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Guard battalion named Unit of the Year

BINGHAMTON (AP) -- An Army National Guard unit based in Binghamton is getting some recognition from a magazine distributed on U.S. military installations worldwide. The 204th Engineer Battalion has been named Unit of the Year for 2011 by Salute magazine.

The battalion was honored for its work in responding to the flooding in the Catskills, Adirondacks and the Binghamton area after tropical storms Irene and Lee hit New York late last summer.

Members of the 204th rescued residents who were threatened by rising waters in the Catskills, while other soldiers cleared roads and creeks.

The unit includes companies based in Kingston, Buffalo, Walton and Horseheads.



'Gay' no longer counts as slander, court says

ALBANY (AP) -- A midlevel state appeals court says it's no longer slander in New York to falsely call someone gay.

The court on Thursday wiped out decades of rulings, including its own, to say that society no longer treats false comments that someone is gay, lesbian or bisexual as defamation. Without defamation, there is no longer slander, the court ruled.

"These appellate division decisions are inconsistent with current public policy and should no longer be followed," stated the unanimous decision written by Justice Thomas Mercure of the Appellate Division's 3rd Department in Albany.

While the decision sets new case law in New York now, it could still go to the state's highest court, the Court of Appeals.

The ruling stems from a suit by a Binghamton area man against a woman he claimed spread a rumor she heard about him in hopes that his girlfriend would break up with him.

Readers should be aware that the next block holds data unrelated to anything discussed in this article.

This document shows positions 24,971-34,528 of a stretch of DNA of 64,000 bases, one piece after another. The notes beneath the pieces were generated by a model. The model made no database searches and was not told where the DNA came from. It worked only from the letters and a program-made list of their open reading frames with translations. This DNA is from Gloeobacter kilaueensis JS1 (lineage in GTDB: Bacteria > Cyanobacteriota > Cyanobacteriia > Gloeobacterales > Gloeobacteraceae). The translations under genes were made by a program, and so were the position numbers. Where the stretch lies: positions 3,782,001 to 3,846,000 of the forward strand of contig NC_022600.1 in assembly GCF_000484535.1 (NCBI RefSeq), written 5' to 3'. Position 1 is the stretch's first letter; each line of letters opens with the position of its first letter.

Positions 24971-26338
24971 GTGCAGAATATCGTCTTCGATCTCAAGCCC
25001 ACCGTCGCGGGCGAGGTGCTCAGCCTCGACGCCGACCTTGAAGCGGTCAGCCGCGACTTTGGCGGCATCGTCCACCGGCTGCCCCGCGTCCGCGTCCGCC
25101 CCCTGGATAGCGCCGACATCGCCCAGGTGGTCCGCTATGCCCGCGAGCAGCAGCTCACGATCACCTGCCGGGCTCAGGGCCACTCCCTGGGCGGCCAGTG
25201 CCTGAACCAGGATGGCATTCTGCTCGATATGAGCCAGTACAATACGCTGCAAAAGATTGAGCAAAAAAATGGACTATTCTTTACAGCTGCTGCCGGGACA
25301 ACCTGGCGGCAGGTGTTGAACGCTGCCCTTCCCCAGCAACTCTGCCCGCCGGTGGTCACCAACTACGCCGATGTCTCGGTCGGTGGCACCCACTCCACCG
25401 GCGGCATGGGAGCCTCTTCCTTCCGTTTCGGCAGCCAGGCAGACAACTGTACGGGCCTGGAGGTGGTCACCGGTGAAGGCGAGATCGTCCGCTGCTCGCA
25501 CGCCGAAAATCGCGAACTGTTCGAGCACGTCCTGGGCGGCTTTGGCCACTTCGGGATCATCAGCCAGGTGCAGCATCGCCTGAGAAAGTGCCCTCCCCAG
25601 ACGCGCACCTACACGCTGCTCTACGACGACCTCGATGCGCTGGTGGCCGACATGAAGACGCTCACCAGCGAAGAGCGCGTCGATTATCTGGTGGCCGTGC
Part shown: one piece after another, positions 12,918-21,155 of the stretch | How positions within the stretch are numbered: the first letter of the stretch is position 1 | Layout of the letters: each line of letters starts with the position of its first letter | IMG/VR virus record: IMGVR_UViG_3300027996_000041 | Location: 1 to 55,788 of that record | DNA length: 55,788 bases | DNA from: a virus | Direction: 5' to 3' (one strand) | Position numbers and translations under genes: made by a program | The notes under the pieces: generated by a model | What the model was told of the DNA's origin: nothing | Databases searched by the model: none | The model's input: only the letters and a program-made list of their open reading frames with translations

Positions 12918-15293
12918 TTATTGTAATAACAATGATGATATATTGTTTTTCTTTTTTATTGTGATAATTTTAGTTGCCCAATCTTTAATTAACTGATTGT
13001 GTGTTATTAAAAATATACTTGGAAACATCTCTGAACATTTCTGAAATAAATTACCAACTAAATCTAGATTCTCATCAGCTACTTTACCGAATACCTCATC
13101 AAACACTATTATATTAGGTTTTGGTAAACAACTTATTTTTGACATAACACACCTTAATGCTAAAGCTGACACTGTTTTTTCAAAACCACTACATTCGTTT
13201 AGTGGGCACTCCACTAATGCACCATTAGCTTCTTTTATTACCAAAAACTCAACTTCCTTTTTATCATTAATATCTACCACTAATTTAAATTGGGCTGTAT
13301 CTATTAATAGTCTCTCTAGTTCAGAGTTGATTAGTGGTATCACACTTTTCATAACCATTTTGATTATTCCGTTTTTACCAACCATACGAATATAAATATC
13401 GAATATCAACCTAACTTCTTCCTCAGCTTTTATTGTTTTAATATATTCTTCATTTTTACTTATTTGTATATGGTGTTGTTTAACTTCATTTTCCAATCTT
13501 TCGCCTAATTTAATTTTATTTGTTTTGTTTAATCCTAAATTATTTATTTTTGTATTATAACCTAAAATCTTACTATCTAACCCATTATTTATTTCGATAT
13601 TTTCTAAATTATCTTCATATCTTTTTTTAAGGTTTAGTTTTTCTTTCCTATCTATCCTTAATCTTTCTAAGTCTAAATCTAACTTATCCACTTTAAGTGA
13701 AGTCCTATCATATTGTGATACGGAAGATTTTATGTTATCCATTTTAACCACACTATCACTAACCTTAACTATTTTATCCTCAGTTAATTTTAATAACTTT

New sentence ordered in 1968 hijacking case

NEW YORK (AP) -- A man sentenced to prison for hijacking a plane from New York to Cuba four decades ago will be resentenced after a federal appeals court ruled Thursday that a lower court judge wrongly concluded he would not be eligible for parole.

The 2nd U.S. Circuit Court of Appeals ordered the resentencing for Luis Armando Pena Soltren, 69, who returned to the United States from Cuba in October 2009 to face air-piracy charges. He pleaded guilty and was sentenced last year to 15 years in prison without parole.

The appeals court said Pena Soltren is entitled to a sentence that includes the possibility of parole because parole existed in the federal sentencing structure when Pan American Flight 281 was hijacked on Nov. 24, 1968.

It said the judge can take Pena Soltren's parole eligibility into account in determining a new sentence. Prisoners at the time were generally eligible for parole after serving about a third of their sentences.

Parole has been abolished in the federal system.



State to sell trains from failed rail project

GLENVILLE (AP) -- The state has been paying more than $150,000 a year to store trains and replacement parts from a high-speed rail project that failed in 2004, the Cuomo administration said Thursday.

Now officials plan to sell four remaining Turboliners, adding that they may not be worth more than scrap after the project cost New York $70 million.

One five-car train sits in a field on the outskirts of suburban Schenectady, rusting and partly vandalized in an industrial park. Others stand nearby.

The $185 million project, launched in 1998 to refurbish Amtrak Turboliners to run 110 mph on New York tracks, was part of Gov. George E. Pataki's plan to upgrade rail service and cut travel time between Albany and New York City.